We continue our Educator Spotlight series, which offers a glimpse of how our educators care for and engage with students. Today, we spotlight English educator Amy Rokita.
Introduction: We are excited to continue our popular Educator Spotlight series, and also to expand it to feature both classroom and office educators who are the heart of Gibbons. In doing so, we offer readers a glimpse of how Gibbons educators care for and engage with students, forming them as men and women of faith, service, and leadership in church and community. So far this year we have spotlighted counselor Susan Ellis, Latin educator Whitney Crabbe, and Director of Classroom and Educator Tech Support Rodolfo Argueta.Today we spotlight English educator Amy Rokita.
It was quite the journey for students in Amy Rokita’s freshman English class. On this recent Tuesday afternoon, they are preparing for a “big test” on part two of The Odyssey, Homer’s famous epic poem.
With equal parts patience and passion, Rokita skillfully guides her students through a recap of the adventures of Odysseus, the warrior king who spent a decade outmaneuvering monsters and surviving shipwrecks to return home. As clever as the classic hero her class is studying, Rokita reviews the lessons raised in the poem with a fresh perspective – one that combines digital technology with interactive learning.
Using such technology-based tools as Gimkit and Kahoot Rokita, a Gibbons educator for 13 years, bridges the classical past with the digital future. With their laptops at the ready students – sometimes working individually, other times working in groups - tackle such questions about the poem as: “Who joins Odysseus in his fight against suitors? How was Argos treated in Odysseus’ absence?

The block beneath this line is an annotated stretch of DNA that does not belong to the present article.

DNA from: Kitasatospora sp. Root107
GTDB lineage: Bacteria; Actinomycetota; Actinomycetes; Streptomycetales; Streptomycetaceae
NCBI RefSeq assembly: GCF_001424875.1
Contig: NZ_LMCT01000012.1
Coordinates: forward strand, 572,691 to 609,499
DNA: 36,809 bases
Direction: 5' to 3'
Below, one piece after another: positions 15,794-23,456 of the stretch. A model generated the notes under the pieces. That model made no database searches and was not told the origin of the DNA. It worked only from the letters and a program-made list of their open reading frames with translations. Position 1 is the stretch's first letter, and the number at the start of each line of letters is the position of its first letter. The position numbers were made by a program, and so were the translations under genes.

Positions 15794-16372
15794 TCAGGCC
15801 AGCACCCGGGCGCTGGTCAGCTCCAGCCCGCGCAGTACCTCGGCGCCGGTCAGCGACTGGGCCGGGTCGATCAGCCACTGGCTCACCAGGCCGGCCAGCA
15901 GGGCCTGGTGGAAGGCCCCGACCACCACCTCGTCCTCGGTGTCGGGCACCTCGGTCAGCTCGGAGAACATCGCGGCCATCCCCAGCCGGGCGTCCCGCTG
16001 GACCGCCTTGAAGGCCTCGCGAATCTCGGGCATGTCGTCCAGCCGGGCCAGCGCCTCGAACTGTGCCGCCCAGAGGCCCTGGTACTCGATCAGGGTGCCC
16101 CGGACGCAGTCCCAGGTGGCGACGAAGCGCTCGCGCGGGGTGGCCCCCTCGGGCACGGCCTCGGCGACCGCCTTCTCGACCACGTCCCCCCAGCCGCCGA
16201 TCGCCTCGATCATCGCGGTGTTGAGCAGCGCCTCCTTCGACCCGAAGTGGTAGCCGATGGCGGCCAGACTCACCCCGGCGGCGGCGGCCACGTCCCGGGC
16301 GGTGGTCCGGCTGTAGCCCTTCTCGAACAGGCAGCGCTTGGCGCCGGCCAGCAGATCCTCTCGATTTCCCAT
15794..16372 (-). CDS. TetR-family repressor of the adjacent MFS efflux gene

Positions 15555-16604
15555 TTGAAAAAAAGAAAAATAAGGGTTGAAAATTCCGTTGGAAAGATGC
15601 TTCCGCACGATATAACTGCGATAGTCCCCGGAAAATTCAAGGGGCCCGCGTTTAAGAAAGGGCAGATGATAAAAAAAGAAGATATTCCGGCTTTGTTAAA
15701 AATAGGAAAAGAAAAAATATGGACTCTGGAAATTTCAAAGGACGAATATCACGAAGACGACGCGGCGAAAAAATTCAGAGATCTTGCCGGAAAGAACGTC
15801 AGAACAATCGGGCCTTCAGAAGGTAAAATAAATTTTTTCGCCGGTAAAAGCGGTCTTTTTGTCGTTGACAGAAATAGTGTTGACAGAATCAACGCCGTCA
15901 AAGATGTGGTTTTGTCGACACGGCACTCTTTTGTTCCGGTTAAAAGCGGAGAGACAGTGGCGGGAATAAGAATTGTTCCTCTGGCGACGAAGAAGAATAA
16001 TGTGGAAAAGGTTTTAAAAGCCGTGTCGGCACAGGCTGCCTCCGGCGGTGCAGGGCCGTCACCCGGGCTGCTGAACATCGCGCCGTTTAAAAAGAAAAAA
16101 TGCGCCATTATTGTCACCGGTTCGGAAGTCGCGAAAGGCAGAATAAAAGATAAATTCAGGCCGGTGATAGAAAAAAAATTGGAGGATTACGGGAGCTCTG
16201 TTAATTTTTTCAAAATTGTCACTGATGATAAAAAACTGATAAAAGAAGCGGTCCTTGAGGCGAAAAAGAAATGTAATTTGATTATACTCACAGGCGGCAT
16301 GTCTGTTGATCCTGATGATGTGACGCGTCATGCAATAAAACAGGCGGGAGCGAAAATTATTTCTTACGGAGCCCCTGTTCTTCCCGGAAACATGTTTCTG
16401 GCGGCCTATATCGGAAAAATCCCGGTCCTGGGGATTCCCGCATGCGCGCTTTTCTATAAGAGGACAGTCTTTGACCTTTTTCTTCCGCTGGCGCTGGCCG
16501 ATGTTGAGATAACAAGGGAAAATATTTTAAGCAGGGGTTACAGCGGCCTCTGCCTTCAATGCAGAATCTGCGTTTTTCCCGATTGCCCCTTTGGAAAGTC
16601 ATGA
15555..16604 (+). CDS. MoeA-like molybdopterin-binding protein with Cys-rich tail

Rokita sees the tech tools as inventive ways for her students to understand the use of and the meaning behind such literary devices as figurative language, epic poem, and epic hero.
It also “allows them to have the experience of testing themselves against their classmates—a little friendly competition is always fun,” she notes.
For the review to be effective, it needs to have substance. Rokita - whose love of stories, language, and teaching - is evident delivered that in spades. How? It was clear that she and her students had journeyed with Odysseus.
“It also “allows them to have the experience of testing themselves against their classmates—a little friendly competition is always fun,” notes Amy Rokita.
Throughout the review, Rokita is her students’ biggest cheerleader, rooting for them and challenging them to dig deep for the answers she is sure they know. She walks around the class and tosses out a question or two, helping them discover their inner Odysseus.
She follows those questions with others like, “Everybody happy?” “Are you ready for the test?” There are also hints, including “You definitely want to know THAT!”
At the end of the review, her students realize that Homer’s tale of escape and adventure is still relevant today. They also learn that it takes critical thinking and creative problem solving to understand the story – and to ace their test.